Advice & Tips
Working from the Road
A glimpse into our creative careers and the path that led us here
We often get asked what we do for work and how we sustain this nomadic lifestyle of ours. There are a million different ways you can make a living from the road depending on your skill set, standards for what you are willing to do, and creativity in finding odd jobs. We know of some folks who do what we do or code websites, others who simply pick up odd jobs as they go, and still others who make a living off of their blogs. No matter what you choose to pursue, just like in a stationary life, being successful on the road comes down to hard work, good decision making, a healthy dose of risk, and a good attitude. In my next couple posts I’ll share with you a bit about the specifics of our work and school history that led us to this point in our careers as well as some of the details of our set up for working from the road.
Currently, we are both freelance designers who have a regular flow of business from remote contract work. That means we can work anywhere there is telephone service and a reliable internet connection. If you’re not interested in a bit of backstory, you may want to skip ahead to the school section below or check out Part 2 that covers topics like how we find clients and some un-fun stuff like taxes and insurance.
How We Got Here
Jorge and I both started our work lives at a young age. Hell, if you count our various small scale entrepreneurial endeavors we could take this back all the way to grade school with Jorge’s airport luggage cart return schemes and my friendship bracelet operation…but we’ll keep things simple and go from continuous employment. For both of us, that started as freshmen in high school when minimum wage was a whopping $5.15 an hour. Not bad for scooping dog poop at the local vet and splitting chicken breasts for frying into delicious Chick-fil-a chicken sandwiches.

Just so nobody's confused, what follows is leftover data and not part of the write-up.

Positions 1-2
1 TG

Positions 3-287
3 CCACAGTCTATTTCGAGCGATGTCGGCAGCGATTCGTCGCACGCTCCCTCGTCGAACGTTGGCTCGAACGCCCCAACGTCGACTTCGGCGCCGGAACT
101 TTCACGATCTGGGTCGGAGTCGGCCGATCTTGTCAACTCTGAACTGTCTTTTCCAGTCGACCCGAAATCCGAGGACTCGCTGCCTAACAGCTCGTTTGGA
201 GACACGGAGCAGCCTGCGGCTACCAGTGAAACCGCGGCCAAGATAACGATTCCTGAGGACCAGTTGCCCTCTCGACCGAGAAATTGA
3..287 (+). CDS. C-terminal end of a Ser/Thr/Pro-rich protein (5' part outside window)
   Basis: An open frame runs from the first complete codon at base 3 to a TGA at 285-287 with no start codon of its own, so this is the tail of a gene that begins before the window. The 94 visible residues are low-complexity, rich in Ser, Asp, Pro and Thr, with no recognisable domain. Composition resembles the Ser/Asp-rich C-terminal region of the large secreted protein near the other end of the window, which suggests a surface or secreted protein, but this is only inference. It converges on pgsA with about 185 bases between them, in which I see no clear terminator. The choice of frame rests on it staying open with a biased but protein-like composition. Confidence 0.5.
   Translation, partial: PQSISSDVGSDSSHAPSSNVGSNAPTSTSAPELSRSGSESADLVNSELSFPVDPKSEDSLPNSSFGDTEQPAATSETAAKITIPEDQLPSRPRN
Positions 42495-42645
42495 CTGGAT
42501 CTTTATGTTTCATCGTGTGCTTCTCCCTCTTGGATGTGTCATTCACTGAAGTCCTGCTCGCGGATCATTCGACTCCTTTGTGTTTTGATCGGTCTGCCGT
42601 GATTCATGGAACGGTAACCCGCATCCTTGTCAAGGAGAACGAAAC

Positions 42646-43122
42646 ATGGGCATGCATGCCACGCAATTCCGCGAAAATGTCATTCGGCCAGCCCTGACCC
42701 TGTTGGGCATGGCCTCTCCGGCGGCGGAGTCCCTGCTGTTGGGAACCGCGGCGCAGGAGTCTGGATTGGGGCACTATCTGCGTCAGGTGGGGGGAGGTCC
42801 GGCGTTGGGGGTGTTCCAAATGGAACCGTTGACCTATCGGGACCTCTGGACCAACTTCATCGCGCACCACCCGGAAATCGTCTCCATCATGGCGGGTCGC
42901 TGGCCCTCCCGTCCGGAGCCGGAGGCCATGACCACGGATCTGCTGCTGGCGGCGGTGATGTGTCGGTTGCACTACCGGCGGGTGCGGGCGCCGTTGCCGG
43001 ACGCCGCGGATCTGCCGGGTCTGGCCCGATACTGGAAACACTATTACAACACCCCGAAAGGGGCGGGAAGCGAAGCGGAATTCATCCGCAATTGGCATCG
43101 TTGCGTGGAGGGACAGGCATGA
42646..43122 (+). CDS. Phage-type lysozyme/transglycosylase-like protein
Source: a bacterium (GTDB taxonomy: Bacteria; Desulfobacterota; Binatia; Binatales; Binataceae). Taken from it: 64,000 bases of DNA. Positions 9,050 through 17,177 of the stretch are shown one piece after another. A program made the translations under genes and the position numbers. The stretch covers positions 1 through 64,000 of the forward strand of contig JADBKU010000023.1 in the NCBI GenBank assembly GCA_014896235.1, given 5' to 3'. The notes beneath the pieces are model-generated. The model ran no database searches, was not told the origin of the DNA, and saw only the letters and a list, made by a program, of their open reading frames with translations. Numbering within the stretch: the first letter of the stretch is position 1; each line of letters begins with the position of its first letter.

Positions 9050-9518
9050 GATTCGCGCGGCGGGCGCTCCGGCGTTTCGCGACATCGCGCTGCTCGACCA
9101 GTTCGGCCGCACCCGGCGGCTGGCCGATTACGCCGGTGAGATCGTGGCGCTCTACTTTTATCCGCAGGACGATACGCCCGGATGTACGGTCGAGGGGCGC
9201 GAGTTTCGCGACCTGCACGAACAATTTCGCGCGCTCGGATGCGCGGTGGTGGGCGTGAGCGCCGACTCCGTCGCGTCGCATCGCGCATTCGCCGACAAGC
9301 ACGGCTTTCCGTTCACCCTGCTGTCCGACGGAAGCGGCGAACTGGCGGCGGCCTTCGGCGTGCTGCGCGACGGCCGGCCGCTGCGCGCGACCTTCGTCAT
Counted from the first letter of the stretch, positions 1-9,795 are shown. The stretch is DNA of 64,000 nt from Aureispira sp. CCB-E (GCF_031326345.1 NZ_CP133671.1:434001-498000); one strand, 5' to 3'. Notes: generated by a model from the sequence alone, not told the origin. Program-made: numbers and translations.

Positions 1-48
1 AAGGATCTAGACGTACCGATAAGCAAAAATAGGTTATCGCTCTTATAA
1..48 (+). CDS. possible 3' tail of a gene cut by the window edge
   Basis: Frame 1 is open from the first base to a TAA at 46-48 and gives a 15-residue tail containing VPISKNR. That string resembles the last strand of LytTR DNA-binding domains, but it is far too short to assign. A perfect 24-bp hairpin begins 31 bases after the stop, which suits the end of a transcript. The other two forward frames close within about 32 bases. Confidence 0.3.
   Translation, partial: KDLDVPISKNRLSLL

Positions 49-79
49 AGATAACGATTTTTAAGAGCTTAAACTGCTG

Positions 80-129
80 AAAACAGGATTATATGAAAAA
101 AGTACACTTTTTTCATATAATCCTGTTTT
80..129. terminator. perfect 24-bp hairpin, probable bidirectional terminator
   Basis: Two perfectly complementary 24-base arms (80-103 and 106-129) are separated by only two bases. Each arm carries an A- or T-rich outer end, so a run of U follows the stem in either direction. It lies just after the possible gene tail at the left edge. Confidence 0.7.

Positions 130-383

Since then we’ve both taken great pride in earning a wage and learning new skills. Our career paths weaved along, intertwining at times and diverging at others. Jorge joined the military late September 2001 and I continued my studies in college as we prepared to get married months later in January 2002. The following two years saw him shipping off first to basic training, then airborne school, then Iraq in early 2003. Definitely a time for divergence in our careers paths. I kept chugging along in college, switching majors with each year, my distaste for the traditional college path I was on growing with each passing day.
When Jorge returned from his time overseas and was medically discharged from the military, we began the process of intertwining again. From that point on, our adult lives have largely been spent working together as self employed entrepreneurs, first as the co-owners of an auto detailing operation in Atlanta that at its height saw us running 7 shops in Georgia and New York with around 60 employees to then forging a new path after the great recession working together as creative entrepreneurs.